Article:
Tuesday, February 8, 2011

The Big Heat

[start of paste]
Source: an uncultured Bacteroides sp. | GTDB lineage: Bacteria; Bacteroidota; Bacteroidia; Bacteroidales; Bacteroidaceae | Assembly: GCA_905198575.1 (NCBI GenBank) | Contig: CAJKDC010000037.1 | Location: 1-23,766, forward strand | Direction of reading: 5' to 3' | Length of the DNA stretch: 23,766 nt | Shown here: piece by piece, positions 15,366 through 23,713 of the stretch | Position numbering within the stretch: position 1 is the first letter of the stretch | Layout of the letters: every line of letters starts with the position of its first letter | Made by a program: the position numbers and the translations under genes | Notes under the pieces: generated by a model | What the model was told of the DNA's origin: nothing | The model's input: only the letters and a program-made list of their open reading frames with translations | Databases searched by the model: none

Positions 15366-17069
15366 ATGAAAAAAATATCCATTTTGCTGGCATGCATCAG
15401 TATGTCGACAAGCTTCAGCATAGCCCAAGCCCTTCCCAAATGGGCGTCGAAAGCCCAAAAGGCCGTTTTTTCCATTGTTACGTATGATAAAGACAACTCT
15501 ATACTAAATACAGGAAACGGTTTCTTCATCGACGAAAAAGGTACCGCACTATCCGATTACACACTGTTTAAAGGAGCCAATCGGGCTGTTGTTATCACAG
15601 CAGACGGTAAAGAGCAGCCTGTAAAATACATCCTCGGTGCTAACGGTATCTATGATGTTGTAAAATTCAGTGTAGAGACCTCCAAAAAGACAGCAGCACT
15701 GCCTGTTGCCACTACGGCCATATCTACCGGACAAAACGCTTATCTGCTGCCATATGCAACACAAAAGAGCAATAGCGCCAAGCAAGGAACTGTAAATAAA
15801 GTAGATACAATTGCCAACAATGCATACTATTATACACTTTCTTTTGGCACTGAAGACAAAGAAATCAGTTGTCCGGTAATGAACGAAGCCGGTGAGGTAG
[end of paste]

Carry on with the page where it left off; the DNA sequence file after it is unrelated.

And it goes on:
The Big Heat, which was recently revived as part of the Fritz Lang series at Film Forum, is the prototypic film noir, almost an essay in the genre, using actors—Glenn Ford, Lee Marvin, Gloria Grahame—whose personas perfectly embody the Pulcinellas and Harlequins of this sour commedia dell’arte. The self-consciousness of the form, and the way in which it footnotes its own provenance and lays the path for posterity, with cops and villains out of central casting, is key to understanding the film’s conviction. Quentin Tarantino is a master of this cinematic music in the meta film noirs he creates in movies like Pulp Fiction, which by the way have no monopoly on either humor or grotesquery, as evidenced in Lang’s effort. A B-girl named Lucy Chapman (Deborah Green) is burned with cigarettes, tortured and murdered. Gloria Grahame’s character Debby Marsh has half of her face burned off and gets her vengeance by reciprocating the favor on her thug lover Vince Stone (Lee Marvin). But there is no shortage of one-liners, sometimes of an uproarious nature, amidst the bleak landscape. Walking into Glenn Ford’s hotel room, Grahame comments, “Say, I like this, early nothing,” and says that her scar-face is “not so bad…it’s only on one side” and that now she can look at the world “sideways.” Grahame actually acts as the soothsayer, the drunken Tiresias of the film, popping out with aphorisms while defying gravitas. Of course the greatest influence on Fritz Lang’s work in The Big Heat is Lang himself. You don’t have the shadows of M; in fact, the film, and in particular a timeless scene in a nightclub called The Retreat where mobsters hang out, is full of light. But it’s a glaring light, the cosmopolitan light of Metropolis, which is recalled in one character's soliloquy, set against an iconic cityscape of towering skyscrapers that juxtapose cozy images of corruption with the juggernaut of impersonality.

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